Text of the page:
The assessment of sufficient gravity has played a pivotal role in recent proceedings before the International Criminal Court (ICC). Under the ICC Statute, situations are investigated and individuals are prosecuted if a case is of a sufficient gravity. However, the ICC Statute nowhere defines gravity, nor are there any indications regarding the elements that are relevant in the assessment of sufficient gravity. The Appeals Chamber has not offered any interpretation of the gravity threshold, while the references provided by the ICC Pre-Trial and Trial Chambers have been scant and inconclusive. Accordingly, the Office of the Prosecutor (OTP) has enjoyed great discretion on whether to open an investigation or to initiate proceedings on the basis of its assessment of the sufficient gravity threshold. For instance, in 2006 the OTP refused to open an investigation on alleged international crimes committed in Iraq due to a lack of sufficient gravity. Similarly, in 2014 the OTP refused to open an investigation regarding the boarding of the Mavi Marmara vessel by the Israeli Defense Force as the situation was not considered sufficiently grave: although this decision was reversed by the ICC Pre-Trial Chamber, on 29 November 2017 the Prosecution confirmed its assessment regarding the lack of sufficient gravity. The conference discusses the issue of sufficient gravity under the ICC Statute in a comprehensive manner. The conference brings together experts of international criminal law and of other areas of international law in order to answer some questions about gravity never explored before.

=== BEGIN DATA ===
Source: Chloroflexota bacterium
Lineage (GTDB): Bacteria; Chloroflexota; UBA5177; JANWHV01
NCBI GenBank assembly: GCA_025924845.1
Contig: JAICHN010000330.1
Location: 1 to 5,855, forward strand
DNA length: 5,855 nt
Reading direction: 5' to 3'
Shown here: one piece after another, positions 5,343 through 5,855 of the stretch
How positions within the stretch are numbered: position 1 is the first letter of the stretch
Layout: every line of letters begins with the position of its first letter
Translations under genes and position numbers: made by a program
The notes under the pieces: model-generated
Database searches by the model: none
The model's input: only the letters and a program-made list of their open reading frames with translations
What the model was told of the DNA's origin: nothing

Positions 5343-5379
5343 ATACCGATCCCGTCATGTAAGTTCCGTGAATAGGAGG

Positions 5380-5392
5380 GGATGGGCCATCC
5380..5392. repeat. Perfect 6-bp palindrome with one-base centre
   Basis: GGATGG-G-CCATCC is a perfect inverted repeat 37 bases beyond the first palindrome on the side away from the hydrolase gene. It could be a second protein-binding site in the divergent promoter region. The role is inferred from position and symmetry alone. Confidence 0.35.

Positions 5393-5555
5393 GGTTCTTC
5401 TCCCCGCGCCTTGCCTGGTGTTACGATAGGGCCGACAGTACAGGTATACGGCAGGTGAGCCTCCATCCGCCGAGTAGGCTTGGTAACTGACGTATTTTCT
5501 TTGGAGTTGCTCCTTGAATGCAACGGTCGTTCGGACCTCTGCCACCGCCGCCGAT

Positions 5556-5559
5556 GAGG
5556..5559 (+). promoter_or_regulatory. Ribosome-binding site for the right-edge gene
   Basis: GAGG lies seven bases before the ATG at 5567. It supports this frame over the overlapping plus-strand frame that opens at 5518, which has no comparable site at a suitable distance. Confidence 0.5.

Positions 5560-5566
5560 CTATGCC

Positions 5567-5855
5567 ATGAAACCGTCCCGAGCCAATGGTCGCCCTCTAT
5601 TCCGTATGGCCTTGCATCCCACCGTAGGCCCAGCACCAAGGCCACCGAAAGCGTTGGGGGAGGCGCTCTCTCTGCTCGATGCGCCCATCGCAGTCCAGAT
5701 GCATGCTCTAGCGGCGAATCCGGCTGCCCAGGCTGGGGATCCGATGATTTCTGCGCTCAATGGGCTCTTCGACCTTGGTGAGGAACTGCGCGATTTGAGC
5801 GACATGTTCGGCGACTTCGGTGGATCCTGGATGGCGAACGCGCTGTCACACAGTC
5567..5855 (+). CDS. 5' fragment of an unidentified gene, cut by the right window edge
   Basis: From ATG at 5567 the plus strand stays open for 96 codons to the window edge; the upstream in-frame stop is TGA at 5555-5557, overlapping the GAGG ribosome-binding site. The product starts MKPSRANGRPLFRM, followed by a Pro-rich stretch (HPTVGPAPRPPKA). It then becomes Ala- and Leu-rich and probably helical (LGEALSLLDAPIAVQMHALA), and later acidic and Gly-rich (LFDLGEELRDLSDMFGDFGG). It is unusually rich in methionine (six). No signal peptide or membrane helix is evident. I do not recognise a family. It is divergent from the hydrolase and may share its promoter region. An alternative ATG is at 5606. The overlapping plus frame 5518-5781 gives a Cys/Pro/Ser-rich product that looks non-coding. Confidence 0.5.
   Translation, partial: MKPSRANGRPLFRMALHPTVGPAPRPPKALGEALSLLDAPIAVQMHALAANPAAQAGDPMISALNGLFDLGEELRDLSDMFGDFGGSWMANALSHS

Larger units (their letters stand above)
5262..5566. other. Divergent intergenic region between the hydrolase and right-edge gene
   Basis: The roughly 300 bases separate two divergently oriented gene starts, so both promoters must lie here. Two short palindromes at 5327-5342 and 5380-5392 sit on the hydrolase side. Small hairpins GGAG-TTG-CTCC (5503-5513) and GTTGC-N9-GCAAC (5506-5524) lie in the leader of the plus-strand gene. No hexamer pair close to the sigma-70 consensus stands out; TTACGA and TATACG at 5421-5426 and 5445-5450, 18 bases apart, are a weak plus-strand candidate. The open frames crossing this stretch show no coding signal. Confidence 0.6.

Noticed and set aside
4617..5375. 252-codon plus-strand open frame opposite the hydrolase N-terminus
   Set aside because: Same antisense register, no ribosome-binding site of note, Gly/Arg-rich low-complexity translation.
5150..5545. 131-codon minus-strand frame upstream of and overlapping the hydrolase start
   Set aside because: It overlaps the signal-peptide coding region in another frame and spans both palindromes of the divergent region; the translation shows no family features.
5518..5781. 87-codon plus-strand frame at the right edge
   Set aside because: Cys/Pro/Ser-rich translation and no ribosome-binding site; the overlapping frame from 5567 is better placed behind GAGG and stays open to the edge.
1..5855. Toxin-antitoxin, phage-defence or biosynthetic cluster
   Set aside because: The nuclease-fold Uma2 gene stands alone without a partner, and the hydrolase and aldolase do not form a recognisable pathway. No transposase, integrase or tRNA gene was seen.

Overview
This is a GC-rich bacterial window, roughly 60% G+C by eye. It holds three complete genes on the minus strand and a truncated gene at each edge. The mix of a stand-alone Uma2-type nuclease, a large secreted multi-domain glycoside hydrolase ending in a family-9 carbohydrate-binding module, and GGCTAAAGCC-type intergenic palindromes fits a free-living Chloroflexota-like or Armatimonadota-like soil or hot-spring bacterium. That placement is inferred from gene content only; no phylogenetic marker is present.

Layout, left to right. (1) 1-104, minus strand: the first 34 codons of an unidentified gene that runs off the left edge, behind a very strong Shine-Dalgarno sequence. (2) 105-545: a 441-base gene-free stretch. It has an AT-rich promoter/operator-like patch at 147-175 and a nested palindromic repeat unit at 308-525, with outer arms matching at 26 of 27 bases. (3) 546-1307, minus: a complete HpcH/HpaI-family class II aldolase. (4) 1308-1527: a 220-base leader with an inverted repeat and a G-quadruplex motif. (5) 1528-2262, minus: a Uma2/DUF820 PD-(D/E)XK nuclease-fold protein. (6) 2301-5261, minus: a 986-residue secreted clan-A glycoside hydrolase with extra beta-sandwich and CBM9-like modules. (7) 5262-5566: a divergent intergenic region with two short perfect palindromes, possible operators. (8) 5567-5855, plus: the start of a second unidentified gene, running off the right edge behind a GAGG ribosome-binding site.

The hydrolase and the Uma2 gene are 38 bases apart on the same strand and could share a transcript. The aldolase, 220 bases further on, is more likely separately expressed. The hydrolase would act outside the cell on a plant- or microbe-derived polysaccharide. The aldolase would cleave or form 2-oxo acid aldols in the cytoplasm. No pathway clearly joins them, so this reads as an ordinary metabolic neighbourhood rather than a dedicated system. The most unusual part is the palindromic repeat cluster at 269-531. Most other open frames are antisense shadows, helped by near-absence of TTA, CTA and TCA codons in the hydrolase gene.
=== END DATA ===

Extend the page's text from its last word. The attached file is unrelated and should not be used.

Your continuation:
Wednesday, April 11, 2018
Conference: Sufficient Gravity before the International Criminal Court
On May 11, 2018, the Law School of the University of Westminster will host a conference on "Sufficient Gravity before the International Criminal Court." The program is here. Here's the idea: